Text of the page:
Canadian retail sales unexpectedly declined in May, posting the first drop in four months as food and beverage stores led the declines even though a majority of the industry groupings saw gains.Sales fell 0.1% in the month to $51.5 billion, Statistics Canada said in a report on Friday. The consensus on Econoday was for a rise of 0.3%. Excluding motor vehicle and parts dealers as well as gas stations, sales decreased 1%, the government agency said.
“Sales were down in four of 11 subsectors, representing 39% of retail trade,” StatsCan said. “Lower sales at food and beverage stores were the main contributors to the decline.”
Food and beverage store sales fell 2% in May after rising for the prior three months. Clothing and accessories sales were down 2.7% and general merchandise slipped 1.1%. Sales at gas stations rose 3.5%.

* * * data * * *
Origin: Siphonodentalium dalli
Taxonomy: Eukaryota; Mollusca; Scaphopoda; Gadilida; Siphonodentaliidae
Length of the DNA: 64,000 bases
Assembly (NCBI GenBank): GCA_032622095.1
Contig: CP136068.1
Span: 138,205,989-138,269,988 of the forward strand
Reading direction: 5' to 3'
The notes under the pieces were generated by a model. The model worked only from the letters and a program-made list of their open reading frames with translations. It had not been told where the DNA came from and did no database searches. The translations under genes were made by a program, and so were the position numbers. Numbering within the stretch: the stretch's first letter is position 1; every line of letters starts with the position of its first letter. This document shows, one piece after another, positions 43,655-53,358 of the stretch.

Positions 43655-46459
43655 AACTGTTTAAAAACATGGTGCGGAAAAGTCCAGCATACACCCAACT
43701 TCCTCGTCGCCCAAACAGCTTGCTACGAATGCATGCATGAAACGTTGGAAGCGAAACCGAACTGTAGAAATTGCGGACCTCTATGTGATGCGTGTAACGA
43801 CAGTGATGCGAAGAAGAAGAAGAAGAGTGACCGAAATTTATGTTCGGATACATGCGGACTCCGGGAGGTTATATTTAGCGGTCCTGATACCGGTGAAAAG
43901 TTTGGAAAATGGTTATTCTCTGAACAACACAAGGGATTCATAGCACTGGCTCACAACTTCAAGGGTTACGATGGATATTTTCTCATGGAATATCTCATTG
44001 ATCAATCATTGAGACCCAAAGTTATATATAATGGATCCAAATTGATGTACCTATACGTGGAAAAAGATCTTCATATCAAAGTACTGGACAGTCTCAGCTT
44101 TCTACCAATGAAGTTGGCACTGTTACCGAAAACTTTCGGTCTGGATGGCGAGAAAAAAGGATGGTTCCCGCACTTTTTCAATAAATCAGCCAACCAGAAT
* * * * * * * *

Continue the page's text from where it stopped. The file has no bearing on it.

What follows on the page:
Higher spending at gas stations “tends to get diverted from other sectors,” said Benjamin Reitzes, an economist with Bank of Montreal. “And, the weather in May was simply awful, generally a negative for retail activity.”
Sales were down the most in Canada’s smallest province, Prince Edward Island, falling 3.9% in the month. Ontario, the biggest province in terms of population, saw sales rise 0.5% while Quebec, the second-most populous, rose 0.9%.
“Even if this month’s softness is exaggerated, let’s not forget that the Canadian consumer is sporting a hefty debt burden which will likely restrain spending growth for years to come,” Reitzes said.